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We have given two numbers $x$ and $p$. We want to count how many numbers are less than $x$ and are co-prime with $p$.

I know that we can solve the problem in $O(x\log x)$ with iterating over all numbers less than $x$ and check if their greatest common divisor is $1$.

Is there any way to solve this faster, because I think that we can reduce this somehow. Please give some hints on where to start working.

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There's a very fast method if p has few prime factors. Say p is a prime. Then the numbers co-prime with p are all numbers other than p, 2p, 3p, 4p etc. There are x-1 numbers less than x, and of those floor ((x-1) / p) are divisible by p, so exactly (x-1) - floor ((x-1) / p) are co-prime with p. For simplicity, let f(n) = floor ((x - 1) / n), then for a prime p the result is f (1) - f (p).

If p has two prime factors a, b, then we would start with f(1) - f(a) - f(b) - take all numbers, except those divisible by a, except those divisible by b. But here is a mistake: Numbers divisible by ab have been removed twice, so we add them back: f(1) - f(a) - f(b) + f(ab).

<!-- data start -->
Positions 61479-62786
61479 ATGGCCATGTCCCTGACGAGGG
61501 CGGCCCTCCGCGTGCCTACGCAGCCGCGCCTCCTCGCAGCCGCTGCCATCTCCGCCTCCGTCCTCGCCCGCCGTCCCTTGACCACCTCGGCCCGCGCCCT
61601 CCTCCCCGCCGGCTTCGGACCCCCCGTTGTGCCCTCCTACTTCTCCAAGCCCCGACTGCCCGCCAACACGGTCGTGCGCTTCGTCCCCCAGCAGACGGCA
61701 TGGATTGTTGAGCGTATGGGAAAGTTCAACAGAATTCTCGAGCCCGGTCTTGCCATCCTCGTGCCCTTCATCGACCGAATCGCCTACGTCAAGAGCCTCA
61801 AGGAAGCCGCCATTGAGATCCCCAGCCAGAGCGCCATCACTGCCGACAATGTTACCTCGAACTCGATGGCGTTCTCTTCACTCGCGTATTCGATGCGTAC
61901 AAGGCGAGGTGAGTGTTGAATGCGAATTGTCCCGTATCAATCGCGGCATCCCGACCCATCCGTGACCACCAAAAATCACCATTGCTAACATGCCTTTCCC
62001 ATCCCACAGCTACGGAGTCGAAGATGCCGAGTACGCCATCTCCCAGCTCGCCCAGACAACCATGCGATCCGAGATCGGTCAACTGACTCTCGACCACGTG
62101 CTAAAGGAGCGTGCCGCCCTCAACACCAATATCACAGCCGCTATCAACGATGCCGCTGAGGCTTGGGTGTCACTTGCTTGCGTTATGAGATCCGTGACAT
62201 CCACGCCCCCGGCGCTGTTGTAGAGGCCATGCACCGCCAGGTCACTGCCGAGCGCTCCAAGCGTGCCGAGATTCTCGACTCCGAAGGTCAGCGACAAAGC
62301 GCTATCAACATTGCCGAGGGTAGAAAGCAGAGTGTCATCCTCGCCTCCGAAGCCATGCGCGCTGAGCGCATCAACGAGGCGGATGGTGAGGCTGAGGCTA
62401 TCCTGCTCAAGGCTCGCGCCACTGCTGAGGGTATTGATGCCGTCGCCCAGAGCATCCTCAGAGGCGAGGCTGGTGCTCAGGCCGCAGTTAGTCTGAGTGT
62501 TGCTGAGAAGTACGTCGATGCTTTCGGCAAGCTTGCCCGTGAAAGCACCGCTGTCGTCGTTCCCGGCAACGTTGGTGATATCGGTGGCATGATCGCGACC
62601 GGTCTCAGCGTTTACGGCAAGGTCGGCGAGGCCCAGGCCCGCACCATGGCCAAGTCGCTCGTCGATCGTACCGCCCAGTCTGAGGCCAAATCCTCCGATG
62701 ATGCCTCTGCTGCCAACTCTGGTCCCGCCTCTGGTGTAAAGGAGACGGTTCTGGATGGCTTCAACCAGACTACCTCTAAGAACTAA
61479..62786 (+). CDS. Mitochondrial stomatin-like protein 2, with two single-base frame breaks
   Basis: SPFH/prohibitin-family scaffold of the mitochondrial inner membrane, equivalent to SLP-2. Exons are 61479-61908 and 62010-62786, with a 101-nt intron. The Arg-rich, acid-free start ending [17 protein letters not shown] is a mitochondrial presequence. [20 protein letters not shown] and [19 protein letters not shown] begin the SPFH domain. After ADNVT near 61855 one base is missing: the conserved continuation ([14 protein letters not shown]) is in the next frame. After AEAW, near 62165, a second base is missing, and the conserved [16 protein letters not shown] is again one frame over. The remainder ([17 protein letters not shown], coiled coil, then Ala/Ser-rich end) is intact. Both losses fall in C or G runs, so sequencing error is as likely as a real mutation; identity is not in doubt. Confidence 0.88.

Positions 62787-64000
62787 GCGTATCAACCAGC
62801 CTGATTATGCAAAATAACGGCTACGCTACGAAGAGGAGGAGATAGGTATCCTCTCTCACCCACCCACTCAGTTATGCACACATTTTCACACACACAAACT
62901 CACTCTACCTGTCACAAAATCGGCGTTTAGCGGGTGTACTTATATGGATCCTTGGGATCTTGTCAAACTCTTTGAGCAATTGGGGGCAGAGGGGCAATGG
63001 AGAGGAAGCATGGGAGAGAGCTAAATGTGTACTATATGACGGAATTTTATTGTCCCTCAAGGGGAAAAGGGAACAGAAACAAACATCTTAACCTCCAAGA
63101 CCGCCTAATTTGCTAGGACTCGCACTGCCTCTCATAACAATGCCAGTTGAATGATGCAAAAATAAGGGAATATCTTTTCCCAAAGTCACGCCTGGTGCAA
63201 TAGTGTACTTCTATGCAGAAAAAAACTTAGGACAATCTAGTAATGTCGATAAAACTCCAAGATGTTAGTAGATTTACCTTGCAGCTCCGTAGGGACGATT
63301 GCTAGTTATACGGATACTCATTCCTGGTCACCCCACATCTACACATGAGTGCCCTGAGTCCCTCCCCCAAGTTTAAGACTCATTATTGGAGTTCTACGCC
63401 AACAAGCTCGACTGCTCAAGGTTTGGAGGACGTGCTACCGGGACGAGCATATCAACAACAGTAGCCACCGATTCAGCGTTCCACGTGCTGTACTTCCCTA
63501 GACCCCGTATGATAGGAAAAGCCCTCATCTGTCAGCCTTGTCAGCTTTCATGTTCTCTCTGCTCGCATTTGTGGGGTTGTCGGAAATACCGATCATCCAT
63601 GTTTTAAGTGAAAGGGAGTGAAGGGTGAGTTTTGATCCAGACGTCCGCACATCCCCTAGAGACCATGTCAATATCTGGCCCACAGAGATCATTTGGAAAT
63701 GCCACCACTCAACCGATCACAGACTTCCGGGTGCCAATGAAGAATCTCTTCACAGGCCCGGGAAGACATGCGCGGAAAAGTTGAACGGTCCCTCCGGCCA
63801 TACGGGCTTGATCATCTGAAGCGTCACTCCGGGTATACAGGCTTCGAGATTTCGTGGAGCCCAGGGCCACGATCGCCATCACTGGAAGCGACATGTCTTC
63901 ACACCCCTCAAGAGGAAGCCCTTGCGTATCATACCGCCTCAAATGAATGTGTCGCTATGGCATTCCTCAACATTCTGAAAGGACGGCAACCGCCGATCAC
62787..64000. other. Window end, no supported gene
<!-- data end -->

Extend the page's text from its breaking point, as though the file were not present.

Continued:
For three prime factors a, b, and c, we use the same scheme and start with f(1) - f(a) - f(b) - f(c) + f(ab) + f(ac) + f(bc). Numbers divisible by abc have been removed three times, added back three times, and therefore need to be subtracted once, giving f(1) - f(a) - f(b) - f(c) + f(ab) + f(ac) + f(bc) - f(abc).

You can continue this. You'll have to figure out yourself what exactly to add or subtract. With k different prime factors, you have 2^k terms - but clearly with 10 different prime factors, and say x = 1,000,000, you have only 1024 different terms. Also, as soon as a product is greater than x, you can ignore it. For example, all prime factors ≥ x of p can be completely ignored. And all duplicate prime factors can be ignored.

Actually, the number of different prime factors grows very slowly, so this method is quite good unless x is small.

How many numbers less than a billion are co-prime with $10^{100}$? Prime factors of $10^{100}$ are 2 and 5, so the answer is 999,999,999 - 499,999,999 - 199,999,999 + 99,999,999 = 400 million.

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  • $\begingroup$ This method is commonly known as the "Inclusion-Exclusion principle". $\endgroup$ – Jakube Sep 19 '18 at 8:22
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Are you familiar with the Sieve of Eratosthenes? Play around with how it might be used in this case. Your answer likely lies there.

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